Is the Church over the Bible, or is the Bible over the Church? That’s the question Michael J. Kruger addresses, in response to an article by Friar Stephen Freeman. In his article, entitled There Is No “Bible” in the Bible, Freeman lays out what appears to be a very poorly constructed argument. Kruger’s article addresses Freeman’s main flaws better than I might, but I’d like to focus on one point in particular.
Freeman makes the following claim: The word “Bible” simply means “book.” Thus, it is a name that means “the Book.” It is a particularly late notion if for no other reason than that books are a rather late invention. There are examples of bound folios of the New Testament dating to around the 4th century, but they may very well have been some of the earliest examples of such productions. This isn’t just a bad argument, it’s ridiculous. By claiming that books are a modern invention, Freeman suggests that Biblical authority is a modern, Protestant invention as well.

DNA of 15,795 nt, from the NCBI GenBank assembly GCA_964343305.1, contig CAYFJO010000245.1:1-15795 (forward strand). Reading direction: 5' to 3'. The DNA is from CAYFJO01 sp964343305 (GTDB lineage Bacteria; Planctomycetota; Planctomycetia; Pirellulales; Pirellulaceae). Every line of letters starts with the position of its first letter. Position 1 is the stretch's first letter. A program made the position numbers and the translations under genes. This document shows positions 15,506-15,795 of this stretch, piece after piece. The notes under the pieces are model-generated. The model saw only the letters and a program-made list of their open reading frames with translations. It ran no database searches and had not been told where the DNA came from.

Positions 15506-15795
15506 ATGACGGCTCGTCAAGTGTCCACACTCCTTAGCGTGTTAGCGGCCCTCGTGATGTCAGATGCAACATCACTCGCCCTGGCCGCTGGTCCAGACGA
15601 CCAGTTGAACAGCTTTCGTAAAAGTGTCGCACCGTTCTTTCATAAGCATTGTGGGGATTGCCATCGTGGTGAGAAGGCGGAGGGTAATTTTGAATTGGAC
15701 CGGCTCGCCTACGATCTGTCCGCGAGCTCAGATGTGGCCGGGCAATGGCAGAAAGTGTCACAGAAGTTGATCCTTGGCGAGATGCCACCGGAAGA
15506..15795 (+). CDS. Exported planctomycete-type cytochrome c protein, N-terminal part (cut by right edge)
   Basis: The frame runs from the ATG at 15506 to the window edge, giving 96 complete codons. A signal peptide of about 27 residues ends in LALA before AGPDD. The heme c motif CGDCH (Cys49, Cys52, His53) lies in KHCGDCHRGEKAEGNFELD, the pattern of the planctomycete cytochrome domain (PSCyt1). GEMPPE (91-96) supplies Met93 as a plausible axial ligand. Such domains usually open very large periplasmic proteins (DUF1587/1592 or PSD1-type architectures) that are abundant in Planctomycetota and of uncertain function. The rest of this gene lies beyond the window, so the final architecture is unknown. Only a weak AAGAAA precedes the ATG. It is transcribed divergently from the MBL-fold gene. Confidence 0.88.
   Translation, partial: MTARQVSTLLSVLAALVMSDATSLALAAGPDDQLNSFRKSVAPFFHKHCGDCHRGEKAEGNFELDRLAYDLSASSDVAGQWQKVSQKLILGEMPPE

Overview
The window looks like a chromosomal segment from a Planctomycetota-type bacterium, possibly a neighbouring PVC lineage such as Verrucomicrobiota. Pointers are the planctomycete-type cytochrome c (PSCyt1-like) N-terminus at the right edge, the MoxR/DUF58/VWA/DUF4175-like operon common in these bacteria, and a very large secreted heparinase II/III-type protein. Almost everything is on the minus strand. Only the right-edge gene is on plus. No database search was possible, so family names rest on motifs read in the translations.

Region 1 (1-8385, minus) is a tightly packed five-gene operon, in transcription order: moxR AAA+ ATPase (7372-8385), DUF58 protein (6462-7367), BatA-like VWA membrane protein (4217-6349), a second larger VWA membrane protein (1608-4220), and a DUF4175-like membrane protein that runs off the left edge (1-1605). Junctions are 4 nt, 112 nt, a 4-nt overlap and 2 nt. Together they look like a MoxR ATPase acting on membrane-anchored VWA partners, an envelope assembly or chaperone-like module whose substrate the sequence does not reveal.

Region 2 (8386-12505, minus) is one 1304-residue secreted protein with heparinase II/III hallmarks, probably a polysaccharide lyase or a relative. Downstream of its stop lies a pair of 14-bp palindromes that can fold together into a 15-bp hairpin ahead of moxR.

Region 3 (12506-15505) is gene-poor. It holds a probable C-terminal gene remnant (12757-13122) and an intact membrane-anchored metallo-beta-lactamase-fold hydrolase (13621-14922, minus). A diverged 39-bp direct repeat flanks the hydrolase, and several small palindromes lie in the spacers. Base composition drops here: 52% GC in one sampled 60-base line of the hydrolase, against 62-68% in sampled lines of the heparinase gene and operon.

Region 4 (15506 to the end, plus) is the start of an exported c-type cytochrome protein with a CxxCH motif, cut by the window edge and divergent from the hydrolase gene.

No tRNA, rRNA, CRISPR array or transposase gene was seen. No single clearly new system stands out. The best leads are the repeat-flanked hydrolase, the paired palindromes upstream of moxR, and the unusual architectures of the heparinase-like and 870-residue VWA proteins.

First, the word book isn’t all that new. In fact, the Christian Scriptures are referred to as ta biblia as early as 223 AD. John Chrysostom wrote of ta biblia as early as 388 AD. These are well before the Reformation, and can’t be considered, as Freeman claims, a “by-product of the printing press”.
It’s easy to make crazy claims. It’s so easy that one can search the internet and find almost every claim imaginable. Unfortunately, many people are easily swayed by such claims, and are quickly led astray by claims that don’t deserve an audience. Take the time to read both articles, and think through the evidence, and come to your own conclusions.